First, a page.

A new paper: RNA-directed peptide synthesis without ribosomes

One of the most peculiar aspects of life is the relationship between two biopolymers…polynucleotides (incl. RNA and DNA) and polypeptides (incl. proteins). Structurally, they are polymers each with variable monomers that are able to link in any order, but chemically speaking, they have little in common. Yet, life makes peptides wherein the sequence of the monomers (amino acids) are determined by the sequence of the monomers in the polynucleotides. Since there are 20+ variable monomers in the former and only 4 variable monomers in the latter, this necessitates that each amino acid in the polypeptide chain is determined by triplet(s) of 3 nucleotides. This process of RNA-directed polypeptide synthesis is more often referred to as ‘translation’, and the mapping between the nucleotide triplets (codons) and amino acids as the ‘genetic code’, since we like to use metaphors in biology.

This is what the system actually “looks like” (not really, this is just a very simplified cartoon of course)

The mRNA (messenger RNA) contains the triplets that determines the sequence of amino acids in the polypeptide, but the larger structure called the ribosome is responsible for the chemical synthesis of the polypeptide. The amino acids are carried by tRNA (transfer RNA) to the ribosome. Each tRNA has a unique “anticodon” sequence that can bind to a unique codon on the mRNA. Aminoacyl tRNA synthases are responsible for charging each tRNA with the correct amino acid (which is where the genetic code is).

Interesting side note: The mRNA and tRNA are all made of RNA, but the ribosome too is made of RNA. Although the ribosome is also composed of protein, the protein is not necessary because the part that does synthetic chemistry is RNA based.

All of this begs the question…how could this have come about? Let’s not start at the beginning of abiogenesis all together, otherwise this thread would become a book. Let’s focus on this system alone and ask if this could have a simpler antecedent. There actually could. This is where the recent paper come in.

What they did was charging single RNA nucleotides with an amino acid, and also amino acids linked to the 5’ end of an RNA nucleotide. The base pairing between the RNA nucleotides determined which peptide was formed preferentially. So we have very simple system of translation that can make short chain of peptides with a degree of fidelity that adheres to a weak genetic code…but without a complex ribosome.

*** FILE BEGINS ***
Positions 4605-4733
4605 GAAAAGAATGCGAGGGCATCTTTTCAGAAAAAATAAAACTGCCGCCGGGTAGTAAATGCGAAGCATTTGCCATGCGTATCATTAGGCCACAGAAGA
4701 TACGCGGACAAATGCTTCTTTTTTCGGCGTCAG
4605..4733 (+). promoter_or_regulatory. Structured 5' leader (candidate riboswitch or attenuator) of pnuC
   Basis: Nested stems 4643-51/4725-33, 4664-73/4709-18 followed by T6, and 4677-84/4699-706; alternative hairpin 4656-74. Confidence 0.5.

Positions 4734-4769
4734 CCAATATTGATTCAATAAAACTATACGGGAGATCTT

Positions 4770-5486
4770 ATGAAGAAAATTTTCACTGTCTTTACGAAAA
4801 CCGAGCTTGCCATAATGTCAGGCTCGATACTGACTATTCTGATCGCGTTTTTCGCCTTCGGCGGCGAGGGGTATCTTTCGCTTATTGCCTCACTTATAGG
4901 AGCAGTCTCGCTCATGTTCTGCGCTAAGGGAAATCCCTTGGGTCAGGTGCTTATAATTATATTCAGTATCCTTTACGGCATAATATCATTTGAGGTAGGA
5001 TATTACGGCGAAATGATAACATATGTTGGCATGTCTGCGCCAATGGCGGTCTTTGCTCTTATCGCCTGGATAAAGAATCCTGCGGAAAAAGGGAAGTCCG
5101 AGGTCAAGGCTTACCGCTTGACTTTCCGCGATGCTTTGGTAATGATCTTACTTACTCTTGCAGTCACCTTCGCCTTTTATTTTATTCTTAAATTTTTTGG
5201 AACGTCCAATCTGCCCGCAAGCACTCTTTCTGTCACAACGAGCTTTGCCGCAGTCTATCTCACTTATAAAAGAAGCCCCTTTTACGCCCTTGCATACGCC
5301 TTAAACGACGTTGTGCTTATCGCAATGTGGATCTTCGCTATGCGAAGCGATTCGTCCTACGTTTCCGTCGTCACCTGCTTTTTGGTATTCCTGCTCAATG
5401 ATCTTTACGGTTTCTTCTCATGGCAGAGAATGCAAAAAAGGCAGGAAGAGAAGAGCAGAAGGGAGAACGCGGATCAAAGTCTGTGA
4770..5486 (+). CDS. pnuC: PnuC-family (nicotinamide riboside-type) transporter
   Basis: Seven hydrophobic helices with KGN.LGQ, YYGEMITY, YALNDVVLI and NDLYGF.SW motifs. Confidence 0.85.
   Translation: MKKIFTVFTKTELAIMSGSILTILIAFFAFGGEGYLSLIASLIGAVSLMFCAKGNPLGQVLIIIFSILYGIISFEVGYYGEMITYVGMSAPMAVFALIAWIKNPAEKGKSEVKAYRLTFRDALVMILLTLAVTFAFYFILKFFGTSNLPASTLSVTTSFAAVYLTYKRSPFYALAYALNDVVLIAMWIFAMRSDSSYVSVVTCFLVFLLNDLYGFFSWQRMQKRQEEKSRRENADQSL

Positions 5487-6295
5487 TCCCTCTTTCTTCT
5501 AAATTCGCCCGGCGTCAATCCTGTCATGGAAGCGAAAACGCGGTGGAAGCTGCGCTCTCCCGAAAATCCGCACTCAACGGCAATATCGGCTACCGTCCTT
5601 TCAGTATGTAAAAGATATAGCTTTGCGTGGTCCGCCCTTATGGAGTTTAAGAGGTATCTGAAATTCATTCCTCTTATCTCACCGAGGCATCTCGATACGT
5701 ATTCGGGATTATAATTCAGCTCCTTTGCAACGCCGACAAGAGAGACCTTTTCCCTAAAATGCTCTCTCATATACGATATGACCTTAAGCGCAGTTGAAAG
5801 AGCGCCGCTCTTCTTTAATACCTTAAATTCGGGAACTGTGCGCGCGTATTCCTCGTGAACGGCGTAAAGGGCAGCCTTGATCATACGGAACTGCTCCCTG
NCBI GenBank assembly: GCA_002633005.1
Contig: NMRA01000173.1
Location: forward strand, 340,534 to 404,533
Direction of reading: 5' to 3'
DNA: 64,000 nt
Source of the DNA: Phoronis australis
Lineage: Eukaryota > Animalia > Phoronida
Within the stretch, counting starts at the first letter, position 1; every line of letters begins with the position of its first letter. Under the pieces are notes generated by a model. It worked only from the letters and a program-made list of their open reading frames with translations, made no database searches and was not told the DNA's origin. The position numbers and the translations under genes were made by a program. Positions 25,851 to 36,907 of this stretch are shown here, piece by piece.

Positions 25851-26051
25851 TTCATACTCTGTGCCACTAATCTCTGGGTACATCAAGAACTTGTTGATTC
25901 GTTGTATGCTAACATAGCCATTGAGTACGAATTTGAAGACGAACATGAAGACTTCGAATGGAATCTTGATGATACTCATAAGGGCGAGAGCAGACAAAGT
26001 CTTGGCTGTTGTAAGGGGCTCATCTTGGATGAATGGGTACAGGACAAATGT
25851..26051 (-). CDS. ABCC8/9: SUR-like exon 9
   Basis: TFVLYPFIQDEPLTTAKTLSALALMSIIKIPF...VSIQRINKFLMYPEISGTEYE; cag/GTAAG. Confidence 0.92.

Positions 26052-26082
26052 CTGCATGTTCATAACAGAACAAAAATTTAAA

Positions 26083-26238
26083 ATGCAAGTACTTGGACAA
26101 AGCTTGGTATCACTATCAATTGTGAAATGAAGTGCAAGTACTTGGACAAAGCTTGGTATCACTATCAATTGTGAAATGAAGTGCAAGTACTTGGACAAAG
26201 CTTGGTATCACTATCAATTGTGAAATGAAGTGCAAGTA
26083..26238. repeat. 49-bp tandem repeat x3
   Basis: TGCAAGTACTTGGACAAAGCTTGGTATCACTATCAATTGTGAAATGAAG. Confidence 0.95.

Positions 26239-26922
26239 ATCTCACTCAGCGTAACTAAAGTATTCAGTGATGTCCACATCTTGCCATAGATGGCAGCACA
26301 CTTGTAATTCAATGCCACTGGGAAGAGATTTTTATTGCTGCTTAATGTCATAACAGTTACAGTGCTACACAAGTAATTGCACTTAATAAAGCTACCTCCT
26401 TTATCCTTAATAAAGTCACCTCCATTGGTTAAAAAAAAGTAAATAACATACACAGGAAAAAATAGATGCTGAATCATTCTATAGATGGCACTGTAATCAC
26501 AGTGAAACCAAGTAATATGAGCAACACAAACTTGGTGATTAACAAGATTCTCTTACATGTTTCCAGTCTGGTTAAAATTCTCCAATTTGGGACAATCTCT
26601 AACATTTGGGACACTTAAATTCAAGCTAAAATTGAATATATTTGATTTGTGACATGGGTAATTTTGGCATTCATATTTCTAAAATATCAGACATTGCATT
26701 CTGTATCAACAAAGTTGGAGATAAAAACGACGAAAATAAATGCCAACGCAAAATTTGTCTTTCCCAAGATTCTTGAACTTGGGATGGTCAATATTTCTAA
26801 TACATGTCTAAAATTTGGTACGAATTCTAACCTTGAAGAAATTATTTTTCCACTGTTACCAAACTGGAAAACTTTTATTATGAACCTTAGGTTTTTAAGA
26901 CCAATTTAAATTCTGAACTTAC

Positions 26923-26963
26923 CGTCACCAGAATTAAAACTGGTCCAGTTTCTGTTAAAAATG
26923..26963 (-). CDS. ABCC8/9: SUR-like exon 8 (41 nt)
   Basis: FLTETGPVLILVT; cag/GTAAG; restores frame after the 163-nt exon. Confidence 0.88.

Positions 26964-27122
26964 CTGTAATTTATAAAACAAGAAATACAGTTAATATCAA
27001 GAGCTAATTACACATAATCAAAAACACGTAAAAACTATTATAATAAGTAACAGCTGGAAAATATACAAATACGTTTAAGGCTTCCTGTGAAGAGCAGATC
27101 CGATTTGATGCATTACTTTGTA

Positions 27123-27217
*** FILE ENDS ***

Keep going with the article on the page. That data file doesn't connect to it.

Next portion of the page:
As alluded before, this alone certainly doesn’t answer all the questions of abiogenesis. This doesn’t answer every question about all aspects of translation specifically. What it does show is that

a single-nucleotide-based form of translation exists that requires no more than oligoribonucleotides and anchored amino acids.



Unfortunately, the paper and news&views article are behind a paywall. Sorry.


Incredibly fascinating. Particularly (given what little I can glean from the abstract) that the system seems to already consist of extremely simplified, plausible precursors of both tRNA and mRNA. It seems to basically follow biochemically that a ribozyme, which would be a simpler ancestor of the ribosome, could evolve to assist the template-guided polymerization of peptides.

Given the recent demonstration that a fully protein-free(pure RNA) and extremely simplified ribosomal core can catalyze multiple sequential peptide bonds it seems scientists are making considerable experimental progress on the evolution of the translation system.


Thank you for a summary so clear and simpler that even a humble statistician can understand it. :slight_smile:

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